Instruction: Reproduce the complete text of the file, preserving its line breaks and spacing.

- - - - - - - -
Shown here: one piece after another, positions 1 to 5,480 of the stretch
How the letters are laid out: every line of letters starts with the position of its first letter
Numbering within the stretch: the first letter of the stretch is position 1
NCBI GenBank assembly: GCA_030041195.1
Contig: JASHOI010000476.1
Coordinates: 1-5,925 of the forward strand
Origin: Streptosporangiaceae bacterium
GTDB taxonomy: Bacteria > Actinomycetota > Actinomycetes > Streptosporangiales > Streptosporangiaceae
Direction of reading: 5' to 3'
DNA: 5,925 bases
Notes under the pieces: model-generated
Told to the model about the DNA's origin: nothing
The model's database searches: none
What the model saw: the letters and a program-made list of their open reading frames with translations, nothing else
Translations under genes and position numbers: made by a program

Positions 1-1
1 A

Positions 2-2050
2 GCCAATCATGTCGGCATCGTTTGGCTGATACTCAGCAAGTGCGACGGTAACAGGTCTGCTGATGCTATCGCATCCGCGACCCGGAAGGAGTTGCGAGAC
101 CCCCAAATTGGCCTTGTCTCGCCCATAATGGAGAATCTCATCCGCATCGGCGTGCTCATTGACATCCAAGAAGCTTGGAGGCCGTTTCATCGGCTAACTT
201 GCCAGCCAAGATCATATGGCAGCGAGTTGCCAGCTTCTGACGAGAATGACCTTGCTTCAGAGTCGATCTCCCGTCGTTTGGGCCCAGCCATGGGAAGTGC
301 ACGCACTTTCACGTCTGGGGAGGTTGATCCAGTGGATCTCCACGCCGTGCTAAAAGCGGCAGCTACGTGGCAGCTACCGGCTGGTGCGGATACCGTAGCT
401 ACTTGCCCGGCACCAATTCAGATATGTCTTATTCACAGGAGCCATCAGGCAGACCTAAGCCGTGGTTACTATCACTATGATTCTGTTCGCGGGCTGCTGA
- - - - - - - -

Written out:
Shown here: one piece after another, positions 1 to 5,480 of the stretch
How the letters are laid out: every line of letters starts with the position of its first letter
Numbering within the stretch: the first letter of the stretch is position 1
NCBI GenBank assembly: GCA_030041195.1
Contig: JASHOI010000476.1
Coordinates: 1-5,925 of the forward strand
Origin: Streptosporangiaceae bacterium
GTDB taxonomy: Bacteria > Actinomycetota > Actinomycetes > Streptosporangiales > Streptosporangiaceae
Direction of reading: 5' to 3'
DNA: 5,925 bases
Notes under the pieces: model-generated
Told to the model about the DNA's origin: nothing
The model's database searches: none
What the model saw: the letters and a program-made list of their open reading frames with translations, nothing else
Translations under genes and position numbers: made by a program

Positions 1-1
1 A

Positions 2-2050
2 GCCAATCATGTCGGCATCGTTTGGCTGATACTCAGCAAGTGCGACGGTAACAGGTCTGCTGATGCTATCGCATCCGCGACCCGGAAGGAGTTGCGAGAC
101 CCCCAAATTGGCCTTGTCTCGCCCATAATGGAGAATCTCATCCGCATCGGCGTGCTCATTGACATCCAAGAAGCTTGGAGGCCGTTTCATCGGCTAACTT
201 GCCAGCCAAGATCATATGGCAGCGAGTTGCCAGCTTCTGACGAGAATGACCTTGCTTCAGAGTCGATCTCCCGTCGTTTGGGCCCAGCCATGGGAAGTGC
301 ACGCACTTTCACGTCTGGGGAGGTTGATCCAGTGGATCTCCACGCCGTGCTAAAAGCGGCAGCTACGTGGCAGCTACCGGCTGGTGCGGATACCGTAGCT
401 ACTTGCCCGGCACCAATTCAGATATGTCTTATTCACAGGAGCCATCAGGCAGACCTAAGCCGTGGTTACTATCACTATGATTCTGTTCGCGGGCTGCTGA